One of the key chal­lenges and ques­tions asked by mar­keters is, “Where do I find money for mobile marketing?”

In order to keep up with the fast-moving mobile land­scape, remem­ber what I stated in a pre­vi­ous blog: We’re going to leave the own­er­ship debate behind (“Who Owns Mobile – IT or Mar­ket­ing or Both?”). In today’s blog, we will look at some sim­ple strate­gies for mak­ing a case for mobile invest­ments (if you haven’t already).

Strat­egy 1 | Use Met­rics and Best Prac­tices to Move Money into Mobile

One of the com­mon argu­ments peo­ple make is that the impact of mobile, like social media, can­not be mea­sured or tracked. In my opin­ion, this argu­ment is false and here’s why: There are many best prac­tices from real-world orga­ni­za­tions with the data to sup­port the value of their mobile invest­ments. You may require tools that will help your orga­ni­za­tion man­age Big Data and mea­sure the impact of your mobile strate­gies. At the Adobe Sum­mit 2013, com­pa­nies like Gan­nett, Move Inc., and Cars​.com talked about how they mea­sure mobile Web and mobile app expe­ri­ences in con­text with their stan­dard web­site to under­stand both user engage­ment and con­ver­sion across emerg­ing and exist­ing channels.

Wal­mart, one of the top retail­ers to set up a Mobile Cen­ter of Excel­lence con­tin­ues to lead the way in inno­v­a­tive mobile prac­tices that are increas­ing rev­enue and cus­tomer loy­alty. Wendy Bergh, senior direc­tor of mobile and dig­i­tal strat­egy at Wal­mart, recently com­mented about mobile’s unique posi­tion to bridge online and offline sales: “We thought about how con­sumers use mobile—they are bring­ing them to the stores, they are check­ing prices, they are look­ing at con­tent … So we revamped the (mobile) strat­egy … there is a lot of research out there as well that shows that the biggest oppor­tu­nity in mobile is mobile influ­ence to offline sales.” Based on that insight, Wal­mart decided to imple­ment mobile strate­gies that lever­aged mobile as a customer’s “in-store com­pan­ion.” Wal­mart built app func­tion­al­ity such as cre­at­ing shop­ping lists, scan­ning bar­codes, find­ing daily deals, and check­ing out quickly using one’s mobile device. Wal­mart is cap­i­tal­iz­ing on the fact that the eas­ier and more enjoy­able the cus­tomer expe­ri­ence, the more likely per­pet­u­ally con­nected con­sumers are to remain loyal to that par­tic­u­lar store.

Strat­egy 2 | Use Per­pet­u­ally Con­nected Con­sumers to Move Money into Mobile

Along with real-time exam­ples pro­vided by orga­ni­za­tions with emerg­ing and mature mobile strate­gies, we can­not ignore the pro­file of the per­pet­u­ally con­nected con­sumer. They use mobile apps and mobile Web more than any other demo­graphic. They are worth your organization’s invest­ment and attention.

For­rester ana­lyst Melissa Par­rish trum­pets a warn­ing call to be heeded by wise orga­ni­za­tions in the arti­cle, “This is What Good Looks Like.” Par­rish writes, “Make no mis­take: This is not a shift that will affect a sin­gle bud­get, process, or depart­ment in your com­pany. Fail­ure to adapt to these new mar­ket con­di­tions will result in a drop of prof­its at best and, at worst, will make your com­pany irrel­e­vant, erode your cus­tomer base, and ulti­mately force you to close your doors for good.” Par­rish pro­vides addi­tional rec­om­men­da­tions that require sig­nif­i­cant investment.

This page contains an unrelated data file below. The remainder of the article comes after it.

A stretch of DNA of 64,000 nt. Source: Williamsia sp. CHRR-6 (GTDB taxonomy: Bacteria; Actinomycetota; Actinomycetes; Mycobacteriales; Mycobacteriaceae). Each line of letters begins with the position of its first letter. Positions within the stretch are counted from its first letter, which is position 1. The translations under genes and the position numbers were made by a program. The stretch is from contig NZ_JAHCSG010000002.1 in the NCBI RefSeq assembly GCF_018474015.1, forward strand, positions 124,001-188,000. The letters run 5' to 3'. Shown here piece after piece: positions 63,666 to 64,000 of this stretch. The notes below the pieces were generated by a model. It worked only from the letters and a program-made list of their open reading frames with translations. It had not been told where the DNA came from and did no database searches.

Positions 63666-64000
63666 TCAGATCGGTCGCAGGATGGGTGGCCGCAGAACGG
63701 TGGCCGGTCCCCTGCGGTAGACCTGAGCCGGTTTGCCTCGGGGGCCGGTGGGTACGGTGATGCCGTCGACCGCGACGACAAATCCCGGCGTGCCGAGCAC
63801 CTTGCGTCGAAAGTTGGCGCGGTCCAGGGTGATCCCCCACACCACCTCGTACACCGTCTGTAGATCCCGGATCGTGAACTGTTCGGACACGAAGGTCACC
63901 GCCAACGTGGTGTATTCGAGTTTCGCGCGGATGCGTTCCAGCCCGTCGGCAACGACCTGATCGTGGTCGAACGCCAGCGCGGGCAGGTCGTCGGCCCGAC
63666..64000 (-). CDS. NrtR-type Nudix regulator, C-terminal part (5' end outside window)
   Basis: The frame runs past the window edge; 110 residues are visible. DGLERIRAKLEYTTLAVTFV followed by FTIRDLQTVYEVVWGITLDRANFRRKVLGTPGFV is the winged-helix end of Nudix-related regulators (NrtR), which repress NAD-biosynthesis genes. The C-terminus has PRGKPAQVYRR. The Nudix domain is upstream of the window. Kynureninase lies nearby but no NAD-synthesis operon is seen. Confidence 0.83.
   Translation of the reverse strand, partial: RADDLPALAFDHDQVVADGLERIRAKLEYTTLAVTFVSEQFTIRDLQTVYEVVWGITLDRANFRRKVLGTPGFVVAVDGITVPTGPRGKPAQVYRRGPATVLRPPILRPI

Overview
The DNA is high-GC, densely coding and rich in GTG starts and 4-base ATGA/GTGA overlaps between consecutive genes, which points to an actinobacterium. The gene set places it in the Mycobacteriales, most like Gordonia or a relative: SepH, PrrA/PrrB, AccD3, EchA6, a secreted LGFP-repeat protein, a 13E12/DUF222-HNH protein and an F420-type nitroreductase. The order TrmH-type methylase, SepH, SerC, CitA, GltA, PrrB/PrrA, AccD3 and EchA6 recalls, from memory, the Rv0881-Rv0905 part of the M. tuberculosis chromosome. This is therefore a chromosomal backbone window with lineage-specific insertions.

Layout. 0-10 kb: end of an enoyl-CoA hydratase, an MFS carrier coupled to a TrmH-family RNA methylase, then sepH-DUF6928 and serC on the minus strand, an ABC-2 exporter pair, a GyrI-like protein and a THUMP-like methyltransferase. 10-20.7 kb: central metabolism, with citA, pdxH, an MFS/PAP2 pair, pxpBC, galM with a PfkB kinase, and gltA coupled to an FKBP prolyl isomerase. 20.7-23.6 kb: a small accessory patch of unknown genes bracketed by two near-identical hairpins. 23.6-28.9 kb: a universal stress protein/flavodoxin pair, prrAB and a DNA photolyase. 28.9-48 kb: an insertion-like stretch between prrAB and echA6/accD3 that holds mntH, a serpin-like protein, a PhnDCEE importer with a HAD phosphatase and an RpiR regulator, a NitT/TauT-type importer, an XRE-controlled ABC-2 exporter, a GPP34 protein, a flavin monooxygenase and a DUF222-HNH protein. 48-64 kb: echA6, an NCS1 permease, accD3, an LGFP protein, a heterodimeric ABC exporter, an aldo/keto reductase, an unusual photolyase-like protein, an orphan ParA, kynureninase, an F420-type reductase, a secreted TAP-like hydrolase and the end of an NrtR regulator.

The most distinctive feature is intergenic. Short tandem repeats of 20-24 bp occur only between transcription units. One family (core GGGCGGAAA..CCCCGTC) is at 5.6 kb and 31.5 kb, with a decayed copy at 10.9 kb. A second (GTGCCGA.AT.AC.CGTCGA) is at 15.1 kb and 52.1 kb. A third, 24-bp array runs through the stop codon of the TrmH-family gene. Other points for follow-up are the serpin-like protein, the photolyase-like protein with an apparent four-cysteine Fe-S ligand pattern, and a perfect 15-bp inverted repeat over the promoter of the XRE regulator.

In light of Parrish’s warn­ing, how can you rethink what your orga­ni­za­tion is fore­cast­ing, mea­sur­ing, and bud­get­ing for in the next quarter?

Strat­egy 3 | Use Your CEO’s iPhone Fanati­cism to Move Money into Mobile

You would be sur­prised to find out that some orga­ni­za­tions that have launched mobile strate­gies began with a C-suite exec­u­tive sim­ply say­ing, “Do we have an app for my iPhone?” And the rest is his­tory. You could try to iden­tify a C-level smart­phone and tablet fanatic and attain their bless­ing. I don’t rec­om­mend this approach, but it is one way to find money for mobile when your orga­ni­za­tion is con­strained by other priorities.

Strat­egy 4 (Don’t Ignore This One) | Move Money from Exist­ing Programs

I am going to close this arti­cle with the one strat­egy you can­not afford to ignore: Take money from exist­ing pro­grams (i.e. search adver­tis­ing or the desk­top web­site) and redi­rect those funds into mobile. This is the cur­rent approach for com­pa­nies with emerg­ing, or less mature, mobile strate­gies. Expect to be greeted by resis­tance, but you can use this arti­cle and the research pro­vided here to build a solid case for this strategy.

I would sug­gest that your orga­ni­za­tion, at a min­i­mum, con­sider reduc­ing spend­ing on its desk­top web­site and redi­rect those funds to mobile apps. Accord­ing to the McK­in­sey Global Institute’s (MGI) report “The Do-Or-Die Ques­tions Boards Should Ask about Tech­nol­ogy,” many lead­ing com­pa­nies have already cut their invest­ments in the Inter­net chan­nel, mir­ror­ing their cus­tomers’ con­ver­sion to mobile apps. Don’t be afraid to fol­low your cus­tomers into mobile and to adjust your bud­get accord­ingly. MGI rec­om­mends reg­u­lar, quar­terly port­fo­lio rebal­anc­ing “as assump­tions can change quickly.”

My final words: Make your orga­ni­za­tion a leader in mobile mar­ket­ing by build­ing a solid busi­ness case through these sim­ple strategies.

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